04/29/2008, 00.00
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UN’s emergency plan against world food crisis

A two-day meeting ends today in Berne. It was convened to decide short-term interventions and long-term planning to tackle current food crisis. Participants split between those who want production for food only and those who do not want to give up biofuels. First problems develop in Viet Nam and Thailand as the crisis gets worse in the Philippines.

Manila (AsiaNews/Agencies) – UN Secretary General Ban Ki-moon began talks yesterday in Berne (Switzerland) with key development agencies on how to tackle the crisis provoked by soaring food and fuel prices and put an estimated 100 million of the world's poorest people on the brink of starvation.

The prices of staple foods like rice, grain, oil and sugar are all at least 50 per cent higher than they were this time last year.

The UN's two-day meeting in Berne is being attended by the heads of 20 agencies like the World Bank and the World Trade Organization. Short term emergency measures as well as long term plans are expected.

Speaking to the press in Geneva, the UN special rapporteur on the right to food, Jean Ziegler, has called for a suspension of biofuel production, and has criticised the International Monetary Fund which he claims has “imposed on the poorest countries” the cultivation of non-food products, thereby further cutting down on food production.

Conversely, Achim Steiner, head of the UN Environment Programme, said biofuels are needed as a low cost alternative source of energy, blaming the recent hike in prices on speculation.

Whatever the cause the food crisis is already evident in many regions of Africa and Central America. It has had a limited impact on Asia though where more than 80 per cent of the world's rice is consumed. Countries like China, India and Japan are in fact self-sufficient.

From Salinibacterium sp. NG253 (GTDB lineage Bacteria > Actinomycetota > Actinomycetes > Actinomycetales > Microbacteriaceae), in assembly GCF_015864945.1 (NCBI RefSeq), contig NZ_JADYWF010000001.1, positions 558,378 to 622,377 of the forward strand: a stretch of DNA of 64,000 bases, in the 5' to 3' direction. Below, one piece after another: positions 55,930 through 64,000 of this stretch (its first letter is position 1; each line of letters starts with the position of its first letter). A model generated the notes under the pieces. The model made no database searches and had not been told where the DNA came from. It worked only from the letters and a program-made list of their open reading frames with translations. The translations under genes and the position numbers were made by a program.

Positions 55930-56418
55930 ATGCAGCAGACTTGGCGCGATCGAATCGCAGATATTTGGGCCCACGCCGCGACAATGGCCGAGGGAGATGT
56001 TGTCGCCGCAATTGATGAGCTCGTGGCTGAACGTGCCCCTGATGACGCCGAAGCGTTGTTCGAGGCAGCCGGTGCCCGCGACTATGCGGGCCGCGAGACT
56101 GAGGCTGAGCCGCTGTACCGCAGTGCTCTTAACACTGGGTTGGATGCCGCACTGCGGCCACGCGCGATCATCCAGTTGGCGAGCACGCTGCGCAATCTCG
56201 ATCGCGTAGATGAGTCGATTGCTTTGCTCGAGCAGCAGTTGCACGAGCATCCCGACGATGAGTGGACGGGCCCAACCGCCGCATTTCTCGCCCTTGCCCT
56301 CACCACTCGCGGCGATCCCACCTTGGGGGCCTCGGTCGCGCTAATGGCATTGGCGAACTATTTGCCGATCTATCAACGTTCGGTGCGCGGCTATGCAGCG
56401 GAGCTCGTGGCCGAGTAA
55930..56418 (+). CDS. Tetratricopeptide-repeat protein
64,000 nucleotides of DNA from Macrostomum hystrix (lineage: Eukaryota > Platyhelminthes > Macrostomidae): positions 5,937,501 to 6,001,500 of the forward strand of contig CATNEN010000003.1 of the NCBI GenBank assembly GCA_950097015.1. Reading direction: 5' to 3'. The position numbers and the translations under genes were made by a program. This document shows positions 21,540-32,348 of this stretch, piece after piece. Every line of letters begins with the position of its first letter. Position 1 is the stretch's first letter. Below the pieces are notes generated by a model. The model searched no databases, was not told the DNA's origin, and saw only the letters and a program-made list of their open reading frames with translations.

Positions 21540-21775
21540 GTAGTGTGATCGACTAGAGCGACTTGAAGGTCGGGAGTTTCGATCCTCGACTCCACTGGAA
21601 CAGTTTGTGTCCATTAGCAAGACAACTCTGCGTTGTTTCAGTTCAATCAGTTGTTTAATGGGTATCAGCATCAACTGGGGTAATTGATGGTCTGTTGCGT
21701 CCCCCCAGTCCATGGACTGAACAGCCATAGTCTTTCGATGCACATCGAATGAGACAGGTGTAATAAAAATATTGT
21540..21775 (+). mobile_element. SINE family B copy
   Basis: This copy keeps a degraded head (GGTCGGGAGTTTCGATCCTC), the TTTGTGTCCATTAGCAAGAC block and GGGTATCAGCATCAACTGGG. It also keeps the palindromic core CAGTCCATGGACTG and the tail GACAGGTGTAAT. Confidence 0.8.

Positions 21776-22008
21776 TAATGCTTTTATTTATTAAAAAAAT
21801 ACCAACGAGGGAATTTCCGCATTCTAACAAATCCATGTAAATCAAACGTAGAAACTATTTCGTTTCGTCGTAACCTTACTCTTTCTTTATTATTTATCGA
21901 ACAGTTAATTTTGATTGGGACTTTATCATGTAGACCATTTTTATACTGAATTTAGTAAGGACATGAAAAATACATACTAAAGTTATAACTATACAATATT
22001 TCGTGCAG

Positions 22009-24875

Viet Nam, which is also self-sufficient in rice, has banned export till June. However, yesterday rice supplies in stores were running low after a bout of panic-buying by consumers. In the capital Hanoi rice supplies have already run out, whilst in the southern city of Ho Chi Minh City supermarket chain Saigon Co-op Mart said it was selling only 10kg of rice per purchase.

The Vietnamese government blamed hoarding and speculation for the weekend buying spree and reacted by ordering local authorities to regulate markets and ban non-food traders from trading rice.

In the Philippines, the world’s largest rice importer, things are tough, forcing the Filipino government to call on the World Bank to persuade rice-exporting nations to lift shipment curbs that threatened the food security of importing countries. The authorities also began implementing a relief programme that should benefit some 300,000 families. It includes giving out ‘rice passes’ to the poorest families and cash subsidies of about 1,400 pesos (US$ 33)—500 pesos a month, plus a 300 pesos monthly support per child for a maximum of three children. In addition a kilogram of the government-subsidized rice costs 18.25 pesos (US$ 4.40), or roughly half the price of rice being sold in grocery stores.

Eyes are also on Thailand, the world’s top rice exporter. However, the recent frantic pace of price increases looks set to cool in the weeks ahead.

In Singapore, the second richest country in Asia, inflation rate has rocketed to 6.7 per cent (a 26-year high) and the government has began advertising food stalls that offer meals for 2 Singapore dollars, or about US$ 1.50, setting up a website that lists food stalls where the public "can find cheap, tasty food”. (PB)

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